Cruz, Trump and Rubio established their longevity with their Iowa placements, but the New Hampshire primary threatens to knock one or more of the governors out of the race. Even as they all vowed to carry their campaigns onward regardless of Tuesday’s results, the sense of urgency was evident all day.

Christie began the morning by dropping to one knee, all but begging a woman who claimed to be undecided to cast her ballot for him. After he gave her a lengthy answer about Social Security reform, she said he had her vote. She was one of two women who publicly declared their allegiance after arriving to the event unsure.

The three governors drew plaudits for their performances at Saturday’s debate, but each recognized the precariousness of their candidacies and the importance of finishing ahead of one another.

Though Bush’s campaign has languished for months, he began to find his voice in the closing week in New Hampshire, which he hoped would spark a revival.

Kasich took a different tack from the other Republicans, continuing with his positive theme and his call to bring Republicans and Democrats together. “You have to unite people,” he said at a town hall in Plaistow. “You have to have some people in the other party. You’re an American. You’re not a Democrat or Republican.”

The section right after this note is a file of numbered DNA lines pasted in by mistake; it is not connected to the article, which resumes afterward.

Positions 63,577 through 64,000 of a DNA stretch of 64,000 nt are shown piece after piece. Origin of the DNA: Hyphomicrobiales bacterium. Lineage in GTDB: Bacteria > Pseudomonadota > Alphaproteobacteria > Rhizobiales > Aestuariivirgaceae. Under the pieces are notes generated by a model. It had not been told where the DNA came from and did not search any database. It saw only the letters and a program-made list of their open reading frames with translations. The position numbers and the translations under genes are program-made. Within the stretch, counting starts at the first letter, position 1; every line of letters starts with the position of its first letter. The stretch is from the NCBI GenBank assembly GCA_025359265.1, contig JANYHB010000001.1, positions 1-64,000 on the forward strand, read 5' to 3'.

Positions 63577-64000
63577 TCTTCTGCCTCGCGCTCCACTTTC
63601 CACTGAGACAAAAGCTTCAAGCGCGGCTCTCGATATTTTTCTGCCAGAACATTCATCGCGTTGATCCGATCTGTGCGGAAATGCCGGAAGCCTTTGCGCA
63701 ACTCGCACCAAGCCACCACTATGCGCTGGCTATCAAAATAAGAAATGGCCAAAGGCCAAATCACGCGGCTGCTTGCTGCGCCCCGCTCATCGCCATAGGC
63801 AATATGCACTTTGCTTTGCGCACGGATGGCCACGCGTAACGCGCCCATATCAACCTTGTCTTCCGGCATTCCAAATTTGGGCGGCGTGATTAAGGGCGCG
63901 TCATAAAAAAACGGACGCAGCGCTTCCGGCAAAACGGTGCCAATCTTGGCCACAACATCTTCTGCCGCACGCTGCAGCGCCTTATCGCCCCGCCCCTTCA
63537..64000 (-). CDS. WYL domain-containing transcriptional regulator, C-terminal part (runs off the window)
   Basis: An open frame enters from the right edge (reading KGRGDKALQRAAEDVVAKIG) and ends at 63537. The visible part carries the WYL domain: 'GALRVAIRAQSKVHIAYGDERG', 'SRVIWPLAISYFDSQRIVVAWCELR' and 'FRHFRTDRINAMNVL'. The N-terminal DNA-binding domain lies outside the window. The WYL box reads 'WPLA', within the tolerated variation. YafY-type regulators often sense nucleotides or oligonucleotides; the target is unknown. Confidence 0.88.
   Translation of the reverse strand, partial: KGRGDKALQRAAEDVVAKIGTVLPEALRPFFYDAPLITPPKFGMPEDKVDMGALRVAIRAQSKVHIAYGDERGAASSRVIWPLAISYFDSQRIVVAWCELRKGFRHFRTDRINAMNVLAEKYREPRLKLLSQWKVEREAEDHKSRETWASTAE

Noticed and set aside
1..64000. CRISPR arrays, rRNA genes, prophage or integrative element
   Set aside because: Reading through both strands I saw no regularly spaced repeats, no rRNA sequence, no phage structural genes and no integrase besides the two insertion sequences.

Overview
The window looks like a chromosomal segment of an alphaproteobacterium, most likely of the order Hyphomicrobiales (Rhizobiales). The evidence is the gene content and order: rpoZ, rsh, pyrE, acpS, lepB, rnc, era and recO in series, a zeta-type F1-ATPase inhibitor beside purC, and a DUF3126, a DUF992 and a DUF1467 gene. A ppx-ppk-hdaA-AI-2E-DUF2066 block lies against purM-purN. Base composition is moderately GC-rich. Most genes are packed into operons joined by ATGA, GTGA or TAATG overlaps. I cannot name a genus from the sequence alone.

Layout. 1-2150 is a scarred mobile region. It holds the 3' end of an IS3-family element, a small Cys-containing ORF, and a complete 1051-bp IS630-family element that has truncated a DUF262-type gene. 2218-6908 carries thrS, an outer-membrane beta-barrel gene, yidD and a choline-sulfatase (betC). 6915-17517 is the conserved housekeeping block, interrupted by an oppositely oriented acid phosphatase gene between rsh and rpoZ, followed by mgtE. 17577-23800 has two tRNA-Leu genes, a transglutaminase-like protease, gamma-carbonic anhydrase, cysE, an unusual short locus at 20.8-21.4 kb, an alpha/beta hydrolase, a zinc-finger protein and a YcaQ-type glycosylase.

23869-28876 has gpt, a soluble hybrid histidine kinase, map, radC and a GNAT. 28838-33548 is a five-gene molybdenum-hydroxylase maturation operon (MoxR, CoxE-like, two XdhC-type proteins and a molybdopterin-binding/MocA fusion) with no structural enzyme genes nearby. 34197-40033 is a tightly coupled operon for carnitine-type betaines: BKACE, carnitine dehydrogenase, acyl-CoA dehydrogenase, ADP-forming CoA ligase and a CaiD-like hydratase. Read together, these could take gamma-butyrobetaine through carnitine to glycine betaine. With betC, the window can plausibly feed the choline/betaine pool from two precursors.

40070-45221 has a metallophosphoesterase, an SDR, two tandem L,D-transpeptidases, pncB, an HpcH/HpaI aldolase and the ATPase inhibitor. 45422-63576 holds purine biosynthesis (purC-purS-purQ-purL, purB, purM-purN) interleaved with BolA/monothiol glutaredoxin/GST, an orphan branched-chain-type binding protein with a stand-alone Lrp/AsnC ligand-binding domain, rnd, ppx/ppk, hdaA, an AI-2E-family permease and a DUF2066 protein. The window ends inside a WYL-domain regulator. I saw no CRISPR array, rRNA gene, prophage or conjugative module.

Kasich bemoaned America’s reputation around the world, saying that foreigners “look at these goofballs across the ocean. We’ve got to get our act together.”

Jose A. DelReal in Portsmouth, Anne Gearan in Rochester, Jenna Johnson in Salem, Michael Kranish in Plaistow, Abby Phillip and Sean Sullivan in Manchester, David Weigel in Barrington, and Ed O’Keefe in Nashua contributed to this report.